This means that if your Landlord is seeking to charge you interest or late payment fees on sums that they failed to demand previously then you can refuse to pay them.  For example, if they haven’t demanded rent since 2015, and they serve a demand for backdated ground rent from 2015-2019 on 1st September 2019, then you are only liable to pay the ground rent after you have received the demand dated 1st September 2019. Any interest or late payment charges can only be applied when you have missed the deadline for paying that demand.

If the Landlord serves ground rend demands retrospectively and also tries to charge backdated interest or late payment charges retrospectively then you should refer them to s.166(4) of the Commonhold and Leasehold Reform Act 2002 and explain that you don’t have to pay anything beyond the ground rent set out in your lease.

What if I can’t pay the whole of the amount owed?

The Landlord can demand the last 6 years’ worth in one lump sum and then if you don’t pay by the deadline it may be able to charge you interest and late payment fees if your lease allows them to. It would be best for you to pay the full sum owed as soon as you receive the invoice unless it is clearly invalidated.

If you can’t pay the whole sum then contact the Landlord and see whether you can arrange to pay in instalments. The Landlord is not obligated to agree this but most Landlords are fairly reasonably.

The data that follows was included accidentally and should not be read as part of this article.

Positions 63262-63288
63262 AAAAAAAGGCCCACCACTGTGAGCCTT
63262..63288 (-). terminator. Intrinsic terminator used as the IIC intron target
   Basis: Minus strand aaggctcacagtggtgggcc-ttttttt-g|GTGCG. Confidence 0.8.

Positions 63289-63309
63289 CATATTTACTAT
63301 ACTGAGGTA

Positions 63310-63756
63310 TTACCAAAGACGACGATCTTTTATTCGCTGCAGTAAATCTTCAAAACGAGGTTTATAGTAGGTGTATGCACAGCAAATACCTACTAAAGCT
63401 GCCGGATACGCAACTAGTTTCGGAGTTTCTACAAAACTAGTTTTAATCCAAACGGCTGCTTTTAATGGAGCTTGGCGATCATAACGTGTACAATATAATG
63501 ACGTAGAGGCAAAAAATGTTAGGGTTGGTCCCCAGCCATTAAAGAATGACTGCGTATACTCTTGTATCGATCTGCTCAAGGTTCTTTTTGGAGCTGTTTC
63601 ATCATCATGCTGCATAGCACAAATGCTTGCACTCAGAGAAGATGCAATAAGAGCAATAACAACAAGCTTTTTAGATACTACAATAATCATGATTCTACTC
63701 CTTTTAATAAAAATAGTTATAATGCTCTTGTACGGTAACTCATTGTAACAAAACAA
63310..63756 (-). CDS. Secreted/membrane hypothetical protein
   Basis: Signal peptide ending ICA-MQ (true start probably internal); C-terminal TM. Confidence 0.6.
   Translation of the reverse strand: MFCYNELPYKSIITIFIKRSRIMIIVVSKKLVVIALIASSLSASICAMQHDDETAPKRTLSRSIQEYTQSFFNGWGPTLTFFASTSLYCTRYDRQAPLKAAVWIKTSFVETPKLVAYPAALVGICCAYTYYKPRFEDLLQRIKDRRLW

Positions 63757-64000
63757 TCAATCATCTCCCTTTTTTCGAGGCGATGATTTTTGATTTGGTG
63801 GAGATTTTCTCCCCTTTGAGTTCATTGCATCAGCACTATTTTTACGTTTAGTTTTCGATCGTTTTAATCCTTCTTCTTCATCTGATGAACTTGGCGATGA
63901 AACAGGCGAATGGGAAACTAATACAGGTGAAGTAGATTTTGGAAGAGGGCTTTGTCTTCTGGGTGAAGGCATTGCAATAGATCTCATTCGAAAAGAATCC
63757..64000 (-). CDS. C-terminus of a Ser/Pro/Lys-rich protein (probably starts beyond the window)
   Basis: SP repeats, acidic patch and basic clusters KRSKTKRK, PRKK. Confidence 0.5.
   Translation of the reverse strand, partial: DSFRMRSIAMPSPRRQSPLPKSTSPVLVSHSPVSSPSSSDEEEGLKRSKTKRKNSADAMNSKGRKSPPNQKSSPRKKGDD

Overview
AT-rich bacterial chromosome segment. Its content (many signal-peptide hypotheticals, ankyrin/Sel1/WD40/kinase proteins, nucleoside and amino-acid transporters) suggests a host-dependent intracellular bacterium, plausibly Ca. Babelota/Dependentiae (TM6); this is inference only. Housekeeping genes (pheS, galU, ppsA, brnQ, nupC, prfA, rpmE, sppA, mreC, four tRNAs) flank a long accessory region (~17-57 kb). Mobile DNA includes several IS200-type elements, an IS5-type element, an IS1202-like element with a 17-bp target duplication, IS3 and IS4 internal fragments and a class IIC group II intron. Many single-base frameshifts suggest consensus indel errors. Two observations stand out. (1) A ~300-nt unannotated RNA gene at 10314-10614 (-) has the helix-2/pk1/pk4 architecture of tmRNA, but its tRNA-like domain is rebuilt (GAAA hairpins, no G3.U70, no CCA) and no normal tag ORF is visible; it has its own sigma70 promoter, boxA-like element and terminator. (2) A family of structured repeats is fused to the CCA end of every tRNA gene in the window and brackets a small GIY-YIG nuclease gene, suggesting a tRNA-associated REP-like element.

I haven’t owned my flat for the last 6 years – do I have to pay the former owner’s ground rent?

Your conveyancer should have ensured that when you purchased the property the seller had paid all sums of ground rent and service charge owed up to the date that you took over ownership.  That means that you should only have to pay ground rent for the period of time that you have owned the property.  However, sometimes it is not possible for a conveyancer to check this because the Landlord won’t reply to their enquiries at the time of the purchase. If this is the case, your conveyancer should have explained this to you when you bought.

Occasionally, after you have purchased, a Landlord will serve retrospective ground rent demands out of the blue for previous periods.  Technically, in most instances, you are only liable to pay the ground rent due during the period of your ownership and the seller is liable for their period of ownership.   However, in some circumstances it is possible for a Landlord to bring forfeiture proceedings against the new owner of the flat and in such situations paying up may be the easiest resolution.